IDF bunkers near Jordan have a new species of residents
Twelve species of bats have settled into concrete outposts and bunkers deserted in wake Israel-Jordan peace agreement.
Old Israel Defense Forces outposts along the Jordanian border have new occupants who, unlike soldiers, don't mind living there throughout the year or taking the night shift - in fact, they even prefer working at night.
These newcomers are bats, of as many as 12 species, who have settled into the scores of concrete outposts and bunkers decommissioned in the wake of the 1994 Israeli-Jordanian peace agreement.
The bat colonies were discovered by Eran Levin, a doctoral student at Tel Aviv University and a researcher at the mammal center of the Society of the Protection of Nature in Israel, and ranger Abim Atar, of the Israel Nature and Parks Authority.
The study conducted by the pair found that some 20 bunkers, which were located by using maps provided by the IDF, have been serving as homes for the last two decades for a dozen kinds of bats, some of which are listed as endangered, including the Mediterranean Horseshoe Bat and Geoffroy's Bat.
The researchers also found that despite their popularity, the bunkers have been somewhat problematic for the bats, not due to a lack of warm showers or air conditioning, but because of a lack of somewhere to hang on to. The concrete ceiling of the bunkers is too smooth for the bats to suspend themselves from, so they have been dangling from wiring and pipes instead.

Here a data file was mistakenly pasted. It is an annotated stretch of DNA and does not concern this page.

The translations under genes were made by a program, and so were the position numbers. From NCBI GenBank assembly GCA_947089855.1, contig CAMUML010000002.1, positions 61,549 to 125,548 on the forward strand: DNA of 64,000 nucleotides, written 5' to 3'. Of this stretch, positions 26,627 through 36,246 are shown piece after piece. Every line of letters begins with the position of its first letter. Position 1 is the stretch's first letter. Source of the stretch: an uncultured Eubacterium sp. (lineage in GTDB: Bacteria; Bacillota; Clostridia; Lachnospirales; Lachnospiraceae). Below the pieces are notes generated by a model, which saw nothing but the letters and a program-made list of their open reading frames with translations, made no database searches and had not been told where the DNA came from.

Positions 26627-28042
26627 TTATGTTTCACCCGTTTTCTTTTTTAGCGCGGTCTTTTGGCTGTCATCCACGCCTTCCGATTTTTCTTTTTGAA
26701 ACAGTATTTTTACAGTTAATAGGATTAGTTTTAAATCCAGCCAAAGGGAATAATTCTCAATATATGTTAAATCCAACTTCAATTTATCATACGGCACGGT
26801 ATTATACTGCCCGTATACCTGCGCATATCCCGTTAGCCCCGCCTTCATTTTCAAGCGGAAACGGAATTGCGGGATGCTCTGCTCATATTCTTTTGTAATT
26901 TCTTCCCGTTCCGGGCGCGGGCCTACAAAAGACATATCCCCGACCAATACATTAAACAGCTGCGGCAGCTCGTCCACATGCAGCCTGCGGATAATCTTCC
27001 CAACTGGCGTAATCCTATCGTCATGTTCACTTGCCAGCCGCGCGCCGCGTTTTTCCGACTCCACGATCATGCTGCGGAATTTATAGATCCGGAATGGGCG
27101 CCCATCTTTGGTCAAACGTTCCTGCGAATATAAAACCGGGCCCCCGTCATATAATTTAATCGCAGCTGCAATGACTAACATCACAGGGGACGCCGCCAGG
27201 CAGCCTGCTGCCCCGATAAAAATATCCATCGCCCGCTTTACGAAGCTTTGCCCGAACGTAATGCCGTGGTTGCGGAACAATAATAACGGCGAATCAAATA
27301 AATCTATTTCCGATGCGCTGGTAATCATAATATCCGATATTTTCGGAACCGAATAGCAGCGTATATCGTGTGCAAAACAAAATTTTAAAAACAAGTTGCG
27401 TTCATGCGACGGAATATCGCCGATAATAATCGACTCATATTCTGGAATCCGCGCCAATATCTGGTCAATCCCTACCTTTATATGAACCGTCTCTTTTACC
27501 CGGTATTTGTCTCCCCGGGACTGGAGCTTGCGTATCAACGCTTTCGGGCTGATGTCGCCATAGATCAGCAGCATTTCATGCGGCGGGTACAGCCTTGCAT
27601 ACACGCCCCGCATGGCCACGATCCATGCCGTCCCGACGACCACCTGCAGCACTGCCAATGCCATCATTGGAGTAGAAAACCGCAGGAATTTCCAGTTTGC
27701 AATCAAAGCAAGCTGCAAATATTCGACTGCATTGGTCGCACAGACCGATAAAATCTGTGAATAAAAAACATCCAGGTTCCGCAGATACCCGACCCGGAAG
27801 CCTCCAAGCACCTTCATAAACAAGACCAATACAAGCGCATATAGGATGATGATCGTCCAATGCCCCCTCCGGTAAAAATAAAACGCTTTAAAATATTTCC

Researchers from SPNI, the parks authority and the Tisch Family Zoological Gardens in Jerusalem, along with the IDF Jordan Valley division, decided to join forces to support the bat population and to remodel the bunkers - with some outside help.
"Thanks to Bat Conservation International and the Ford Foundation, we were able to begin making the bunkers a better home for the bats," said Levin. "We've used planks, whitewashed surfacing mixed with gravel, plastic nets and ropes to make the ceilings more accessible for them. It turns out that every species has a preference in terms of materials and location, so we were able to encourage rarer bats to come and not just support the more widespread species."
The bats took well to the refurbished bunkers, and were recorded to be flying near and far - not just in Israel, but across the river in Jordan and in Palestinian Authority-controlled areas.
"They're eating insects and are helping farmers all along the [Jordan] valley: Bats don't recognize borders," one researcher quipped.
SPNI director Dr. Amit Dolev told Haaretz that, "Israel provides a unique habitat for bats, many of whom are endangered the world over. It's important to keep monitoring them, and to determine how they can best be protected."